Private individuals and groups often mete out punishments that are even more severe than those that are officially sanctioned. Two weeks ago, for example, the New York Times reported that a father from Pakistan fled to Afghanistan to escape his family who threatened to kill him and his three-year-old son for converting to Christianity.


Official and extra-judicial apostasy laws clearly violate the fundamental right to choose, and change, one’s religion, and Meriam’s conviction highlights the intolerance, severity, and cruelty of such laws. Despite all of the public support for Meriam, the U.S. State Department only publicly denounced her imprisonment on June 12. Secretary of State John Kerry correctly urged “the Sudanese judiciary and government to respect [Meriam’s] fundamental right to freedom of religion” and “to repeal its laws that are inconsistent with its 2005 Interim Constitution, the Universal Declaration of Human Rights, and the International Covenant on Civil and Political Rights.” Prior to this statement, however, the State Department had only stated that it was “deeply disturbed” by the sentence and apparently would not recognize the couple’s children as U.S. citizens without DNA testing even though Daniel holds U.S. citizenship. There are also reports that the State Department “discouraged congressional leaders from speaking out publicly on behalf of” Meriam and her family.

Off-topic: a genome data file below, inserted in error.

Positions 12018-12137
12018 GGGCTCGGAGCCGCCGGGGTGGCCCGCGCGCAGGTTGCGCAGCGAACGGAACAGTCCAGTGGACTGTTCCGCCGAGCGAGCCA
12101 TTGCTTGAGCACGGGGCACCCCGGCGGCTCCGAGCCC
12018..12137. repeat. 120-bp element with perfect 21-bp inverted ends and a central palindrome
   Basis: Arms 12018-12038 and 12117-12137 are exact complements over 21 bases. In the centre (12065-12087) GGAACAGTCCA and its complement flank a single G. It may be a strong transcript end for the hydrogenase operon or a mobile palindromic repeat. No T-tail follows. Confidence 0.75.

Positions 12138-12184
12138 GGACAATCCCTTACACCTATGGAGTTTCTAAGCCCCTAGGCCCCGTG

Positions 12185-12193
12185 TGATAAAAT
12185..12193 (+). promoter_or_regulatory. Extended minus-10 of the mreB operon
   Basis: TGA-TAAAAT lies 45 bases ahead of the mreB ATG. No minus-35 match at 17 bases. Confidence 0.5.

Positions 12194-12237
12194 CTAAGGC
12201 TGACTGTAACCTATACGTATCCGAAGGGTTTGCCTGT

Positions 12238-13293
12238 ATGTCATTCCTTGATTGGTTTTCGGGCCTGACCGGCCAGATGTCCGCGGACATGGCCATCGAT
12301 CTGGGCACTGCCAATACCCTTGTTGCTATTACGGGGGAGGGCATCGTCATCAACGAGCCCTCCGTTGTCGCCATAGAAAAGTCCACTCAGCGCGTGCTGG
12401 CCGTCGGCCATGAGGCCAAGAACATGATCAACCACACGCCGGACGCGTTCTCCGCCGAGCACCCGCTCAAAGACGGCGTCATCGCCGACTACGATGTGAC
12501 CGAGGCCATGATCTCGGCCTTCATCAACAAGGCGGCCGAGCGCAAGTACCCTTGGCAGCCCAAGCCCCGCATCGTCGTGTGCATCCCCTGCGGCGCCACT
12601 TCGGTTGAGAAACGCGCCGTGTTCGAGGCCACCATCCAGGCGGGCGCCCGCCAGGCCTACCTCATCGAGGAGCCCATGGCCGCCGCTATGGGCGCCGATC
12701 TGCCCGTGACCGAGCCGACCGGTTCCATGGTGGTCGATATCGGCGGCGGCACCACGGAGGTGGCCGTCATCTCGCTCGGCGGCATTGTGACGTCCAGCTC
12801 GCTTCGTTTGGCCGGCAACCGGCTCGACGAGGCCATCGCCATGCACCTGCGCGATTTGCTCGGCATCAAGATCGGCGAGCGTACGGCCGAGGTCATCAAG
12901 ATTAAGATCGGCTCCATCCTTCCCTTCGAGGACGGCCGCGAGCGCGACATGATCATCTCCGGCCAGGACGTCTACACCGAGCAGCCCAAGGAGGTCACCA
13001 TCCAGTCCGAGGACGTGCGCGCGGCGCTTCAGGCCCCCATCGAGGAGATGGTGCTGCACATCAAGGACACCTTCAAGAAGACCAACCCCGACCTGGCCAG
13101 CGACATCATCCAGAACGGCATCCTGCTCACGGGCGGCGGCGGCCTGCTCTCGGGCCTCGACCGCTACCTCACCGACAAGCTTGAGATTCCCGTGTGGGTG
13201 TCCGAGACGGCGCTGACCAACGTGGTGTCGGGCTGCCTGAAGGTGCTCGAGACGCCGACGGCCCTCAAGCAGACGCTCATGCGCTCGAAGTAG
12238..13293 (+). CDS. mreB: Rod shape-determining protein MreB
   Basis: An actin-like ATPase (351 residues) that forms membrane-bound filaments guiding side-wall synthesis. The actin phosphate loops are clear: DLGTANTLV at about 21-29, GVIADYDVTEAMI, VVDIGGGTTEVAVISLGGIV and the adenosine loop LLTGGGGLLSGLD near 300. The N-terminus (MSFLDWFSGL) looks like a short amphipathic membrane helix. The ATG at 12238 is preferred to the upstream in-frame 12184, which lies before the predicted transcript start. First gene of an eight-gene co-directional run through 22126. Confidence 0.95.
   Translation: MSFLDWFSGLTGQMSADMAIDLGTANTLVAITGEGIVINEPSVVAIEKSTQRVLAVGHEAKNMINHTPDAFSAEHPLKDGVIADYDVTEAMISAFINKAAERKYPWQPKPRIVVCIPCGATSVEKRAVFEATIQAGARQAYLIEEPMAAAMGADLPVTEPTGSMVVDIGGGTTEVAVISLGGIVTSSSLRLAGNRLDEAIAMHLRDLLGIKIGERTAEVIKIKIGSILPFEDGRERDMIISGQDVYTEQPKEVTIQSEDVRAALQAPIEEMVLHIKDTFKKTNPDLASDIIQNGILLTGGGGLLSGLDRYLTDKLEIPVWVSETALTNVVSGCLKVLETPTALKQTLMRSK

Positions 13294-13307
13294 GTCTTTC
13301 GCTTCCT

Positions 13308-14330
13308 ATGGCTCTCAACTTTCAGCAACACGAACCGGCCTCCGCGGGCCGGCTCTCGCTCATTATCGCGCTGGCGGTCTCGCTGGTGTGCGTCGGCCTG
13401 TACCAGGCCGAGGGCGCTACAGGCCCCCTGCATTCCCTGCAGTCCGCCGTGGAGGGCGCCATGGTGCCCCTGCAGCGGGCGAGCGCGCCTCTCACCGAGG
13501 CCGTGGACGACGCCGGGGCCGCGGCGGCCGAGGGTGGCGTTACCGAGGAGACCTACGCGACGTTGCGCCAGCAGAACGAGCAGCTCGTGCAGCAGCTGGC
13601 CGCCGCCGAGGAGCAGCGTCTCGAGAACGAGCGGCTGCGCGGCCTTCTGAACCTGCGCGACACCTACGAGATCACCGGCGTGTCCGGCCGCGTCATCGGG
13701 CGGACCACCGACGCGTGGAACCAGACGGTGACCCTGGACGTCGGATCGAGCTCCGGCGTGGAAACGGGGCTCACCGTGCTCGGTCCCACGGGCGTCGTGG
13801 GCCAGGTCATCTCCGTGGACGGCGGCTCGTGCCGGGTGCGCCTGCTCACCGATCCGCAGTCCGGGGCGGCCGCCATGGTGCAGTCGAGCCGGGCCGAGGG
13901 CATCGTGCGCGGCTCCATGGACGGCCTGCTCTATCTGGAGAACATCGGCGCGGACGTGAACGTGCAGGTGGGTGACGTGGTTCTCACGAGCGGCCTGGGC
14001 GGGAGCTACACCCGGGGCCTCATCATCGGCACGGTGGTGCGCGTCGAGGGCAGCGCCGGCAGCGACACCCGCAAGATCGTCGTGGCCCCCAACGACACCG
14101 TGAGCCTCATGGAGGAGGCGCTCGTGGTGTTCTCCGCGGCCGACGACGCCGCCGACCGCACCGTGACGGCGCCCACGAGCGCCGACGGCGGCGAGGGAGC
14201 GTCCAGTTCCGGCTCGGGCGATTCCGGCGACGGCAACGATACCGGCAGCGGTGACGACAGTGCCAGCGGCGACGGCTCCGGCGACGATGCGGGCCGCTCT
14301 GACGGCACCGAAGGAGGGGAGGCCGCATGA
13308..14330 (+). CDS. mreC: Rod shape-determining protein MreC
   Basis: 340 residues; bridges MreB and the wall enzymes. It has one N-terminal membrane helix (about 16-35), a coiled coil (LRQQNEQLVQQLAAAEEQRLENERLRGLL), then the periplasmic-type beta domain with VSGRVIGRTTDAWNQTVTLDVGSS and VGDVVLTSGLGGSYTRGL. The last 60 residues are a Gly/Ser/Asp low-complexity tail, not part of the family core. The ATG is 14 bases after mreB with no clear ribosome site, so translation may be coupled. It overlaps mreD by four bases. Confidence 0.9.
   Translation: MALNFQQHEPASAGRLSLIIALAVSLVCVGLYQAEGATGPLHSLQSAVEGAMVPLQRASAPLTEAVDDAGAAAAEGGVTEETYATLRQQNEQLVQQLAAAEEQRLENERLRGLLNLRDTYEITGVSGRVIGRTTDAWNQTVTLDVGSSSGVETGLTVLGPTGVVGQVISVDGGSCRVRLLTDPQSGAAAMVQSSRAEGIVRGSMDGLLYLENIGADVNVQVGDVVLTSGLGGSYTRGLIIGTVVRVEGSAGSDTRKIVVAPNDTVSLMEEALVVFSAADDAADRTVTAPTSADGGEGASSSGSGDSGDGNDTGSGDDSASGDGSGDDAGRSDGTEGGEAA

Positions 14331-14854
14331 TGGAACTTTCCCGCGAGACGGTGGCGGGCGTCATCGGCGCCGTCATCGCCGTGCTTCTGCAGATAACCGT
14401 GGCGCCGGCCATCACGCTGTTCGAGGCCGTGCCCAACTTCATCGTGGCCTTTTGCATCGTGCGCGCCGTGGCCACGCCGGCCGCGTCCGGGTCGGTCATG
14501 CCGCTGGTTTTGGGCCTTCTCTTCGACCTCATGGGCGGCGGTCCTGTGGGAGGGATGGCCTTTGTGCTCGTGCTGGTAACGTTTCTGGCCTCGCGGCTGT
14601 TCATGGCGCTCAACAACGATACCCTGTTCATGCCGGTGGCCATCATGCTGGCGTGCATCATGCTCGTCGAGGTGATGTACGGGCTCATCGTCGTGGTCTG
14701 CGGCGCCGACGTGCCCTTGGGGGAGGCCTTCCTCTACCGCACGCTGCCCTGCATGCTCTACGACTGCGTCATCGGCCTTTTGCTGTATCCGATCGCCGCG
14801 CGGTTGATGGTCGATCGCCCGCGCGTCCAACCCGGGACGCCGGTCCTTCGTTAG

Rather than retreat from such blatant affronts to the fundamentally and eternally important right of religious freedom, the United States, and American citizens, churches, synagogues, and mosques, should work feverishly and publicly to renounce apostasy laws and to obtain the release of those imprisoned for their faith. The United States should not withhold good from those who deserve it, especially when it has the power to declare and to show that those convicted of apostasy will not suffer alone.


Bryan Neihart recently graduated from the University of Denver with a J.D. and a master’s degree in international human rights.

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University of Denver Sturm College of Law